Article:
China summoned 6 of its officials in Britain, including a prominent diplomat, two months after the attack on demonstrators in front of the Chinese consulate in Manchester.
And demanded that the British authorities suspend the right of diplomatic immunity to allow the police to investigate the attack.
British Foreign Secretary James Cleverly expressed frustration that none of the six Chinese officials would face trial.
Among the group of Chinese officials was Consul General in Manchester Zeng Xuan, who denied beating a protester.
Bob Chan, a Chinese human rights activist from Hong Kong and one of the demonstrators at the consulate, was injured after he was dragged into the consulate and beaten by a number of its employees, about two months ago.
Zheng, who was in charge of the consulate at the time, denied hitting Chan, after being caught on camera, and a member of the House of Commons accused him of doing so.
Zeng later said he was trying to protect the staff, adding that Chan was “insulting my country, my leader, and I thought I was doing my duty.”
The Chinese action is seen as a step to stop the matter from escalating into a diplomatic dispute with Britain.
British officials confirmed earlier that the Chinese embassy in London had been notified that if the diplomats did not agree to participate in the investigations, there would be further action.
These measures were likely to include declaring these persons “undesirable, and banishing them from British soil”.
But China chose to remove them on its own, avoiding this situation.
Cleverly said the Chinese move to deport Zeng and five other diplomats showed the seriousness of Britain’s reaction to the incident.
“We will continue to uphold the rule of law in the international arena, and domestically, and we expect others to do the same,” he added.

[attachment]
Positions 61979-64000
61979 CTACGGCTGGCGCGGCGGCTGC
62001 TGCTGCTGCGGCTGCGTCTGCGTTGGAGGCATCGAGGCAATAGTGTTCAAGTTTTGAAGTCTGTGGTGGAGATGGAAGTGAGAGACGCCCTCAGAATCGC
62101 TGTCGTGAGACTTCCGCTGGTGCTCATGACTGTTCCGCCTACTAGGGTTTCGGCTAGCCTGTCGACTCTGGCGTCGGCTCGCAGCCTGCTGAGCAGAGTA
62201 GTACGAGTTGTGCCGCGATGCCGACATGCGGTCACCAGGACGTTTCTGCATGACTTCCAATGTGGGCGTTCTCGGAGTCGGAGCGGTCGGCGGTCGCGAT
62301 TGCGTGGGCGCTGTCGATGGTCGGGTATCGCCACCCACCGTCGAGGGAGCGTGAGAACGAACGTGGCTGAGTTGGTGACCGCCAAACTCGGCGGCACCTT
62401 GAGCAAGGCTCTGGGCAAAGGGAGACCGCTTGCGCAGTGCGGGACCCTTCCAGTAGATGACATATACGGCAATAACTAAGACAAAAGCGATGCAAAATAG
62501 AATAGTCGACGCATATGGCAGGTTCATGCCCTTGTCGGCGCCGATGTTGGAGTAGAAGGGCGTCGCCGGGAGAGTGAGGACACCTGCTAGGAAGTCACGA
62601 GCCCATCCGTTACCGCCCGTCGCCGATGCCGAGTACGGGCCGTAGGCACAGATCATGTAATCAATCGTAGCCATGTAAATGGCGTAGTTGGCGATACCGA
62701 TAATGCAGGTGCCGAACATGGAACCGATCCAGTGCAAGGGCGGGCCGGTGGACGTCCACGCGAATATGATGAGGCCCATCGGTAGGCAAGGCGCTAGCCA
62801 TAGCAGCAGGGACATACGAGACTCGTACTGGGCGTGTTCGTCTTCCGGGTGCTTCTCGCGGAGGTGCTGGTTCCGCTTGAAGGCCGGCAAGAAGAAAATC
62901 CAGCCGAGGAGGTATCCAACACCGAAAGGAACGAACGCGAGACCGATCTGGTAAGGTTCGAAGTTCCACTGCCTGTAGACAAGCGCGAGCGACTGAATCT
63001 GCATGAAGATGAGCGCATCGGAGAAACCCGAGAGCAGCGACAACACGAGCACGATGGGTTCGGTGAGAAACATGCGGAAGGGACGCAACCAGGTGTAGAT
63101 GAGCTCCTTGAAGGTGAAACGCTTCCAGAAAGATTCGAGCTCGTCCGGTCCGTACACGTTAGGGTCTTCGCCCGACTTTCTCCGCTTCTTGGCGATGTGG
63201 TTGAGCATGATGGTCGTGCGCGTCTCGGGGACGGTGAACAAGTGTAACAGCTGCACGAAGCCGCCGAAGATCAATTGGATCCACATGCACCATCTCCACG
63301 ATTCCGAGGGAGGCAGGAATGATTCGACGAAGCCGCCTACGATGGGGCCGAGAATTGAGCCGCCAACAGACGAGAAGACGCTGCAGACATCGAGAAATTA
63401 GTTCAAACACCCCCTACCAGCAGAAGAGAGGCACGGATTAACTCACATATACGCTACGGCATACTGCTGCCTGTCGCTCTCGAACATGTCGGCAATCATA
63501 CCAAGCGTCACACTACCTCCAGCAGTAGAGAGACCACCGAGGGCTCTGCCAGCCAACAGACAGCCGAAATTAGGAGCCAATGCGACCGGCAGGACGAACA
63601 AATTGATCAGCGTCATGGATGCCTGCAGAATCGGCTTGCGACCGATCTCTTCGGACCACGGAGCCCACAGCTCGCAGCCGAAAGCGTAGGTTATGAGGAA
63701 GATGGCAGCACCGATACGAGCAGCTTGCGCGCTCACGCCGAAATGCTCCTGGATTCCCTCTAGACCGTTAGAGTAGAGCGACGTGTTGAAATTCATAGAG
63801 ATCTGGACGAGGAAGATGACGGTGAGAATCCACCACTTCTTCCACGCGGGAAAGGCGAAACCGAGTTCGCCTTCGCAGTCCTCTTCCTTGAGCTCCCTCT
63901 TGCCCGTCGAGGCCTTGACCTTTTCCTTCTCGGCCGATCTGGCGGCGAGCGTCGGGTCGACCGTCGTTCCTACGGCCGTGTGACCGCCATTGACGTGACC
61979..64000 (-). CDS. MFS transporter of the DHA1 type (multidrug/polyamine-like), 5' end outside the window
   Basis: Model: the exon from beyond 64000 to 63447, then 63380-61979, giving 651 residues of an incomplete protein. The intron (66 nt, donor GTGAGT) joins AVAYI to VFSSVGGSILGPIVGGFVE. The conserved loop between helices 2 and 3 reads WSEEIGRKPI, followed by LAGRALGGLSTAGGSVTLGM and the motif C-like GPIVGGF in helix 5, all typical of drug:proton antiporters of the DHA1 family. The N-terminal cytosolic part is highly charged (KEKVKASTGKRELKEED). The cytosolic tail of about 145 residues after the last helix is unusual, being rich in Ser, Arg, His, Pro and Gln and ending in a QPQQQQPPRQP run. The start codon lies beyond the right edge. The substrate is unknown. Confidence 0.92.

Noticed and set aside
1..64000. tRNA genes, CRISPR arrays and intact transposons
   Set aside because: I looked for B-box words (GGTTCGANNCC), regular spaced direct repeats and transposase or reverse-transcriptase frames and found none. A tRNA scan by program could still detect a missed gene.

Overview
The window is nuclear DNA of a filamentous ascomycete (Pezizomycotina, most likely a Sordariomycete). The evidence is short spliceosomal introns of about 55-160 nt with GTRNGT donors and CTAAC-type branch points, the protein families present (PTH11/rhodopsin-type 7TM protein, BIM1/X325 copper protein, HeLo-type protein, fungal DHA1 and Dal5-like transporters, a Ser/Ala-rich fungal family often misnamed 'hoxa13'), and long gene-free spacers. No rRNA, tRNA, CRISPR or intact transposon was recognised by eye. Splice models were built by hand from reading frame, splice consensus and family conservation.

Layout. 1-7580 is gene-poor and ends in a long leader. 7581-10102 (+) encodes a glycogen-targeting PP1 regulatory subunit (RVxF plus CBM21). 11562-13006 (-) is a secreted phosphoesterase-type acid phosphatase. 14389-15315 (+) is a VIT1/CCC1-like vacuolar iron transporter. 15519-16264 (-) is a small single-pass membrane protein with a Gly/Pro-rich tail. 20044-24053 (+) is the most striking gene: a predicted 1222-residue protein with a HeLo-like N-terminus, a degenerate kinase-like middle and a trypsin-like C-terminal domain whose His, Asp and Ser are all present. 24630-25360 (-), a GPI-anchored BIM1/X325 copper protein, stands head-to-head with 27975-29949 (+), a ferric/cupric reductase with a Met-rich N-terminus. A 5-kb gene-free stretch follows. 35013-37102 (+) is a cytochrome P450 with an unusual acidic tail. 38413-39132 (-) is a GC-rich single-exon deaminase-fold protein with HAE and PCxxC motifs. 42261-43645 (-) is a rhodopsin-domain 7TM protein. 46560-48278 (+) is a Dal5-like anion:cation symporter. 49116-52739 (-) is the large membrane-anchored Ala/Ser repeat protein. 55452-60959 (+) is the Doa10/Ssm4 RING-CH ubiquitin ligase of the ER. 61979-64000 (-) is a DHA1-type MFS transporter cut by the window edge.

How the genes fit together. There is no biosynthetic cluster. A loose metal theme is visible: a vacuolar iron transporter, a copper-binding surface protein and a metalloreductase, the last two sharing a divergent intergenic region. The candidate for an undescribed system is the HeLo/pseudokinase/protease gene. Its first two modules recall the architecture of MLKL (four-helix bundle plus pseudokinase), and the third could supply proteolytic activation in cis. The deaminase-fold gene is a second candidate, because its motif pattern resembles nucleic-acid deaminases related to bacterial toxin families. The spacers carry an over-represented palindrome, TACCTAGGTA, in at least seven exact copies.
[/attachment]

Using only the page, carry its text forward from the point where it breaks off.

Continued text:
“I am disappointed that none of these people will be investigated or face justice,” he continued in a written statement to the House of Commons.
“Regardless of that, it is good that none of those responsible for the shameful scene in Manchester are no longer on the British consular staff,” he added.
Britain had notified China of the request for the six diplomats to give up their right to immunity before the end of this week, after an official request from the Manchester police.
“Today I heard that some diplomats in the Chinese mission were deported to China, and although it took about two months, I think this is a solution to the complex diplomatic crisis,” said Shan, who was injured in the attack.
“I came to this country with my family, to have freedom, and what happened on the 16th of October / Last October, it was unacceptable and illegal, and the departure of these diplomats gives me the feeling that it is over.”
It means diplomatic immunity Those responsible, and their families, cannot be subjected to arrest for any civil offence.
China had previously claimed that there had been attempts to storm its consulate in Manchester.
But the police replied that during the day of the incident, there were up to 40 demonstrators outside the consulate.
She added that a group of people “went out of the consulate, dragged one of the demonstrators inside, and then beat him, and because of our fears for the man’s safety, the officers intervened and removed the victim from the consulate.”
Former Conservative Party leader Sir Iain Duncan Smith said Britain should have formally declared these diplomats persona non grata on its soil.
He added, “The flagrant attack on a peaceful democratic activist in Manchester needs more measures, other than allowing those responsible for him to leave Britain, without investigation, with their heads held high, and letting China withdraw them is not fair.”
“We should have kicked them out weeks ago,” he continued.